I bought a glove80 keyboard and I’m slowly and a little painfully typing this post about it because I’m confident I’ve worked out a layout scheme that’s good enough to begin mastering. My layout is, I’m confident, better for me than a standard keyboard layout. Mine certainly will not work for many people so I wanted to write about my learning journey to hopefully help others speed things up or give some ideas to try.
For a little context: I do software engineering in vim and bounce to Arc browser and use chrome dev
tools quite a bit. I use shortcuts in almost every program I have. I use hyperkey plus raycast to
wire up programs directly to keys. In the past I’ve been using karabiner to modify
hjkl to match
vim movement arrow keys (and I love having arrows here).
Read up on what’s possible with ZMK. Primarily, understand the differences and settings for mod-tap, layer-tap, and mod-morph. This will start your imagination running wild. And just to get you excited imagine having home row mod-taps that allow you to use asdf as ctrl, alt, cmd, and shift when held! Imagine having a proper 10 key number pad you can access with a key press!
My strategy with home row mods is to use separate mod keys (pinkeys for shift and thumbs for the rest) for single press/hold cases, and home-row mods as an option when I would otherwise be making a claw to hit all of them. So, for example, to hard refresh a website I’ll hold ‘k’ (cmd) + ‘j’ (shift) and hit ‘r’. But to switch tabs I’ll hold the cmd key on the thumb and hit ’}‘. If you do try home row mods and you’re struggling with the timing, check out this insane layout, I found it fairly easy to borrow and use to optimize mine.
- Feel things out first
Assuming you are a touch typer, sit with the keyboard disconnected and just type whatever comes to you. Play though common patterns in your mind like swtiching betwen programs and doing all the keyboard shortcuts that are most common.
This is going to give you very fast iteration in your mind about where you might want modifier keys and what definitely won’t work. From doing this I came up with my first two principles below.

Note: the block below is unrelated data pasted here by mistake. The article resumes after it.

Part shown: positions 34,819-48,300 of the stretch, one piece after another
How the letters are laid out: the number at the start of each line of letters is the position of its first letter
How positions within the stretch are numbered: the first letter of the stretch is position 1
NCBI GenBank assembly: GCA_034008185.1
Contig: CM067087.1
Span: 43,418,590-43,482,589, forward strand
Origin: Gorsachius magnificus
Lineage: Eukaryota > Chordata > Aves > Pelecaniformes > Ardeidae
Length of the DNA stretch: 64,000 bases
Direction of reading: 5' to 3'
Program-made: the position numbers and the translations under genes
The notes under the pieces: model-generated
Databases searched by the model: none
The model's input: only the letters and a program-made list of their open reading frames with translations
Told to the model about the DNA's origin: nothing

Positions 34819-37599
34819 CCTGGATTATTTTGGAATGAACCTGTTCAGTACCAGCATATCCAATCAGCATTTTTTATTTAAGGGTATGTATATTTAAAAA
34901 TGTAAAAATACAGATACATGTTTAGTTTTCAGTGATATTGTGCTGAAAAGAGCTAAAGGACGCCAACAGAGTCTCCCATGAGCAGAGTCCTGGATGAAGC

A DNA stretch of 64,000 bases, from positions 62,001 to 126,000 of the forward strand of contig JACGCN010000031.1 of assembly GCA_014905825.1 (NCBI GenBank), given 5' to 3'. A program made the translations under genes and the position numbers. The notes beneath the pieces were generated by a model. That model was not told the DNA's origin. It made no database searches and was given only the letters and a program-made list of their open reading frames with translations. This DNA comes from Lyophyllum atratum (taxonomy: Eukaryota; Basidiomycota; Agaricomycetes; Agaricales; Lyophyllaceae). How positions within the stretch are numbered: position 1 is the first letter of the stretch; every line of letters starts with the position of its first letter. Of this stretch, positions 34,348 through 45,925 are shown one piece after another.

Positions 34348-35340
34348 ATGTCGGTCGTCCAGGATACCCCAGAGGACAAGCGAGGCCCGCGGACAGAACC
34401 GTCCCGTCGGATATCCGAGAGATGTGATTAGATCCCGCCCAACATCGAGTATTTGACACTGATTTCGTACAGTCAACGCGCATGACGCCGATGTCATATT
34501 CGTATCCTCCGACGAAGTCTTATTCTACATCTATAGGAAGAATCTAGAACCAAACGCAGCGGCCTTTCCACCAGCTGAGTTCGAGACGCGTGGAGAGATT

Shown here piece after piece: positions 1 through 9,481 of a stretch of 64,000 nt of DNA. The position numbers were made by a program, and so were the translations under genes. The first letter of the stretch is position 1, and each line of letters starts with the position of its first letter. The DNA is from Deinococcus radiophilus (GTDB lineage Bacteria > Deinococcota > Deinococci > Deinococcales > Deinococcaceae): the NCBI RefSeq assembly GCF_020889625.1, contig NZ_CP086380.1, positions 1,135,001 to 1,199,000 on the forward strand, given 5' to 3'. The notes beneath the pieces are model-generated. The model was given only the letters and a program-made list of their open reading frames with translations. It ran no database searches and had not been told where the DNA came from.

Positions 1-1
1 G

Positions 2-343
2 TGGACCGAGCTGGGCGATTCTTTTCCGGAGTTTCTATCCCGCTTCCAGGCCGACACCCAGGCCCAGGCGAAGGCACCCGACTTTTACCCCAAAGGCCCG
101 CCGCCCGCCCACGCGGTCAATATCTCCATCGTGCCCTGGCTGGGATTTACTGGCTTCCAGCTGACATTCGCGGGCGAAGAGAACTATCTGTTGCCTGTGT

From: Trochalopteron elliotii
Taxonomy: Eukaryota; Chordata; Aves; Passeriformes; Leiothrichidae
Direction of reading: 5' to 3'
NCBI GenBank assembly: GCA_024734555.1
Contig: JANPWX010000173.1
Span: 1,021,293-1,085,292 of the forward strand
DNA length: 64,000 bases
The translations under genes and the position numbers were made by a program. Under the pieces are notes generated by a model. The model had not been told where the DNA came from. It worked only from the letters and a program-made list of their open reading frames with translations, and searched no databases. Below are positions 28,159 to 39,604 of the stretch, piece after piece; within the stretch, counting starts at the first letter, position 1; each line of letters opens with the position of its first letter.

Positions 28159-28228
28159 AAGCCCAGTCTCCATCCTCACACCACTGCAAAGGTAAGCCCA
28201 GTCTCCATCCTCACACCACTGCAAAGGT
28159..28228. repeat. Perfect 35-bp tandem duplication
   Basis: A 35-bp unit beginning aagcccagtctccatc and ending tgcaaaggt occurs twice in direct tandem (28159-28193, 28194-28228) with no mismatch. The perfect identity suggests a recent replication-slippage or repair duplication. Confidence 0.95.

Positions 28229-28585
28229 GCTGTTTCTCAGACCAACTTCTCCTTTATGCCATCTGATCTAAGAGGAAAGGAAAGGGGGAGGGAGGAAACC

- Don’t over optimize (principles 3-6)
It can be tempting to put all kinds of keyboard shortcuts and combos under individual keys when you have so many open. The possibilities are endless and you can quickly go overboard. But consider the tradeoffs. You likely want to remain reasonably proficient on a standard keyboard. You do not know all keyboard shorcuts you’ll need in the future and you probably don’t want to be constantly adjusting your layout years down the line.
It’s more important to have a good way to do any possible combination, than a perfect way of only doing a few and possibly getting stuck having to drag out another keyboard to un-stick yourself.
- Have a logical ordering
At this point you should have at least a standard working keyboard you can optionally switch to. But that’s not why you spent $400 on a split ergo with six key thumb clusters :)
Focus on the most used patterns and how you can build them into the keyboard in a logical way. Here was my though process:
I type numbers fastest with 10-key layout so I want that on a layer. I jump to tabs, lines, and “spaces” via numbers so it’s important that numbers are easy/fast to hit.
Next I want symbols that make sense when typing code in vim (e.g. ”=>”, ”->”). Again, it must be fast/easy to hit any symbol or combination of symbols.
Finally a whole bunch of things that just make sense for me:
- I put % under ‘p’ on the symbols layer
- ^ and $ are under ‘h’ and ‘l’ because left and right in vim and start/end in vim
and * are under ‘j’ and ‘k’ becuase up and down in vim and prev/next in vim
- & and | are next to eachother
- \ is under / on symbol layer
- Pulling the hands inward towards the thumbs is better than out to pinkies, modifiers move to the thumbs
- The top two rows are completely optional, everything I use should be elsewhere
- Never get stuck: have all modifies available on the base layer so in a pinch you can contort hands to hit the necessary keys
- One way is usually better than several options, but don’t fear contextual duplication (e.g. math operations on the number layer and symbols layer)
- Don’t feel the need to use every key, you can leave things blank for a few months and fill in what makes sense later
- Don’t stray from standard querty too far if you still want to be useful on a regular keyboard
You’ll note I don’t entirely stick to these principles but thinking though them helped me get to a point where I can start to practice and refine over time. After two days with the glove80 I’m back to about 75 wpm (noramlly ~90) and I’m seeing how vim can be great with 10 key symbols under the fingers at all times.